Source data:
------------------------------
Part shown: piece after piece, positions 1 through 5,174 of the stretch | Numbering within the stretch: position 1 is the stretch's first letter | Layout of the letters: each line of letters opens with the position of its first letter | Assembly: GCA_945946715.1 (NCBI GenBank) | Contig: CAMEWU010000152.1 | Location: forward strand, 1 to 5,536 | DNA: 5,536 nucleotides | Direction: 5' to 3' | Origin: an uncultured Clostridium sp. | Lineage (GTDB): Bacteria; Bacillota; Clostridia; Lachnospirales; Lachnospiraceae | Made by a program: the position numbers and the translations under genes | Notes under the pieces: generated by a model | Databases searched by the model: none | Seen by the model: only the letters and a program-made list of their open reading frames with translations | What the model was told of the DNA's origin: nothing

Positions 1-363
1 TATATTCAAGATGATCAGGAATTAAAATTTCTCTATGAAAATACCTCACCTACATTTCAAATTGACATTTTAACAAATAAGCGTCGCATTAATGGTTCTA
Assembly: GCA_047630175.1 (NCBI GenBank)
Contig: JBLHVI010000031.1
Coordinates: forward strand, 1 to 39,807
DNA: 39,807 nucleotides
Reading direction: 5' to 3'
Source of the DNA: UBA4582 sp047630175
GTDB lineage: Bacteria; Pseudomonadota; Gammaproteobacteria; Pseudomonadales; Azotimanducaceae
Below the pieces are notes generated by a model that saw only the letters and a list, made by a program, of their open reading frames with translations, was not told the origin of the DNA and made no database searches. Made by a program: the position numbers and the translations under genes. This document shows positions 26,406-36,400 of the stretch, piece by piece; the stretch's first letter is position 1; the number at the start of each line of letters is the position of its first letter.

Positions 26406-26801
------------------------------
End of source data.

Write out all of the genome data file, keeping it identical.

Part shown: piece after piece, positions 1 through 5,174 of the stretch | Numbering within the stretch: position 1 is the stretch's first letter | Layout of the letters: each line of letters opens with the position of its first letter | Assembly: GCA_945946715.1 (NCBI GenBank) | Contig: CAMEWU010000152.1 | Location: forward strand, 1 to 5,536 | DNA: 5,536 nucleotides | Direction: 5' to 3' | Origin: an uncultured Clostridium sp. | Lineage (GTDB): Bacteria; Bacillota; Clostridia; Lachnospirales; Lachnospiraceae | Made by a program: the position numbers and the translations under genes | Notes under the pieces: generated by a model | Databases searched by the model: none | Seen by the model: only the letters and a program-made list of their open reading frames with translations | What the model was told of the DNA's origin: nothing

Positions 1-363
1 TATATTCAAGATGATCAGGAATTAAAATTTCTCTATGAAAATACCTCACCTACATTTCAAATTGACATTTTAACAAATAAGCGTCGCATTAATGGTTCTA
Assembly: GCA_047630175.1 (NCBI GenBank)
Contig: JBLHVI010000031.1
Coordinates: forward strand, 1 to 39,807
DNA: 39,807 nucleotides
Reading direction: 5' to 3'
Source of the DNA: UBA4582 sp047630175
GTDB lineage: Bacteria; Pseudomonadota; Gammaproteobacteria; Pseudomonadales; Azotimanducaceae
Below the pieces are notes generated by a model that saw only the letters and a list, made by a program, of their open reading frames with translations, was not told the origin of the DNA and made no database searches. Made by a program: the position numbers and the translations under genes. This document shows positions 26,406-36,400 of the stretch, piece by piece; the stretch's first letter is position 1; the number at the start of each line of letters is the position of its first letter.

Positions 26406-26801